Greater Manchester is one of five areas selected by the Government to pilot the development of a Local Nature Recovery Strategy.

Local Nature Recovery Strategies will become a statutory requirement when the Environment Bill 2020 gains Royal Assent later this year.

The Local Nature Recovery Strategy in Greater Manchester will be Greater Manchester’s Nature Recovery Plan. It is being created through a collaborative process led by Greater Manchester Combined Authority (GMCA) in partnership with Natural England and the Greater Manchester Ecology Unit.

Read the final report of the Greater Manchester Local Nature Recovery Strategy Pilot.

What will the plan do for Greater Manchester?

In the Nature Recovery Plan, we will clearly set out our vision and priorities for nature’s recovery and the practical actions needed to restore declining species and habitats. The plan will help us put funding and partnership work where it is needed most. It will drive nature-based solutions for nature’s benefit and deliver other environmental, economic and social benefits to our city region.

Our overall approach is based on the Lawton Report, Making Space for Nature[1], which sets out recommendations to help achieve a healthy natural environment for our plants and animals to thrive. This recommends focussing on current wildlife sites, usually the existing nature conservation sites, as the start of efforts to reverse the decline in wildlife. From there, it recommends:

  1. Improving the quality of current wildlife sites by better habitat management
  2. Increasing the size of current wildlife sites
  3. Enhancing connections between wildlife sites, either through physical corridors, or through ‘stepping stones’
  4. Creating new wildlife sites
  5. Reduce the pressures on wildlife by improving the wider natural environment

To be more resilient, Greater Manchester’s ecological network needs to be: more, bigger, better and joined.

What will the Nature Recovery Plan be used for?

Greater Manchester’s Nature Recovery Plan will be the blueprint for anything and everything nature based. It will set out what nature needs to be restored to its former glory, identifying the most important drivers of biodiversity, as well as the locations that would create the biggest change.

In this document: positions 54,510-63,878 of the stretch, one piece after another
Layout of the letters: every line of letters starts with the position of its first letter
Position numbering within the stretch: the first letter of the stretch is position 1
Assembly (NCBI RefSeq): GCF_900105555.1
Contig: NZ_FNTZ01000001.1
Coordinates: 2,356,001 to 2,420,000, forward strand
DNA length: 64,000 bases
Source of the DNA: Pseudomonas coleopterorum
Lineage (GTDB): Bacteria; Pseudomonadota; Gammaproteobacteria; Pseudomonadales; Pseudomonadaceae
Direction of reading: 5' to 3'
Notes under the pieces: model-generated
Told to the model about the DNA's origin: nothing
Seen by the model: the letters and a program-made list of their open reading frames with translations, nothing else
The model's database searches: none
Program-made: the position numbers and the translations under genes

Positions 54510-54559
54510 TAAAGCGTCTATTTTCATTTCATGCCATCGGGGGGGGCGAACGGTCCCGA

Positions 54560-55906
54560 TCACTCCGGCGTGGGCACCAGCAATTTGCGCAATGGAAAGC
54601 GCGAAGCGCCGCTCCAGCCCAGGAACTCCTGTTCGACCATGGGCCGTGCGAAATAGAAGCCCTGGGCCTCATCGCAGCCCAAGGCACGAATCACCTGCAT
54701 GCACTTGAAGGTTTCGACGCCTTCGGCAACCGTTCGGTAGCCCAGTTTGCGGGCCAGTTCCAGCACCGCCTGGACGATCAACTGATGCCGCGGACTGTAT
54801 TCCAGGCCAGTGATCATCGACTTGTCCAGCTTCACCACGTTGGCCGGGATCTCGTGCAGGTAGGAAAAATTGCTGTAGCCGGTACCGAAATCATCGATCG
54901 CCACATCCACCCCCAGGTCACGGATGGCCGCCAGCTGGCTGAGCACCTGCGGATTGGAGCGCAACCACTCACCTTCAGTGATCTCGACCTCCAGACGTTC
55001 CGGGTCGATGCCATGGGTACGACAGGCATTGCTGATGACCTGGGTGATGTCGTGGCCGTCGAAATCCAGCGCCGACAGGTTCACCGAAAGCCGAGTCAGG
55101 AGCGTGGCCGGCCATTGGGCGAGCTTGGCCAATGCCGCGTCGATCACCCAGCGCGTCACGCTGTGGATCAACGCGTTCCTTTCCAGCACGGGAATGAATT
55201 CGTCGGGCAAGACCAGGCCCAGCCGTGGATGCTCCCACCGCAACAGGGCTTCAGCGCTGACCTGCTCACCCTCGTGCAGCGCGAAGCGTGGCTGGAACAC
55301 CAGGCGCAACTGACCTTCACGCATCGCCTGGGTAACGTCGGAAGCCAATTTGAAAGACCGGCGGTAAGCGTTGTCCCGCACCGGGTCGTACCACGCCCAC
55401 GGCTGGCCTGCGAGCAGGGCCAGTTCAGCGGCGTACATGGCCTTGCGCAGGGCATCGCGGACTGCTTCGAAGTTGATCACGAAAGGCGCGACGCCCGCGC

It will also:

  • Create a healthier and greener Greater Manchester
  • Support local collaboration and partnerships
  • Direct and support local policy including:
    • Biodiversity Net Gain
    • Habitat Banking
    • Environment Land Management
    • Green Infrastructure
  • Provide better access to nature and green spaces
  • Increase natural environment funding, putting it where it matters most
  • Help to tackle climate change and resilience

Who should be interested in the Nature Recovery Plan?

The Nature Recovery Plan is there to serve nature’s recovery, but that means we all need to play our part. The Plan will have practical measures for:

  • Developers and Local Planning Authorities to target biodiversity net gain investments
  • Local Planning Authorities in helping to produce local plans
  • Environmental Land Management decision makers
  • Land managers looking for information on the opportunities and priorities for nature recovery
  • Non-Government Organisations (NGOs) in shaping their efforts to recover nature and contributing to a national Nature Recovery Network
  • Investors and private funds (e.g. Corporate Social Responsibility funds and water companies) looking to achieve the maximum benefit for their investment by aligning it with others
  • Central government, Arm’s Length Bodies and agencies looking to align their activities and funding streams (e.g. nature for climate and flood risk management funding) with existing and planned activities

To get in touch about the project, email us at

Related links

State of Nature 2019
John Lawton Report – Making Space for Nautre
Nature Recovery Network
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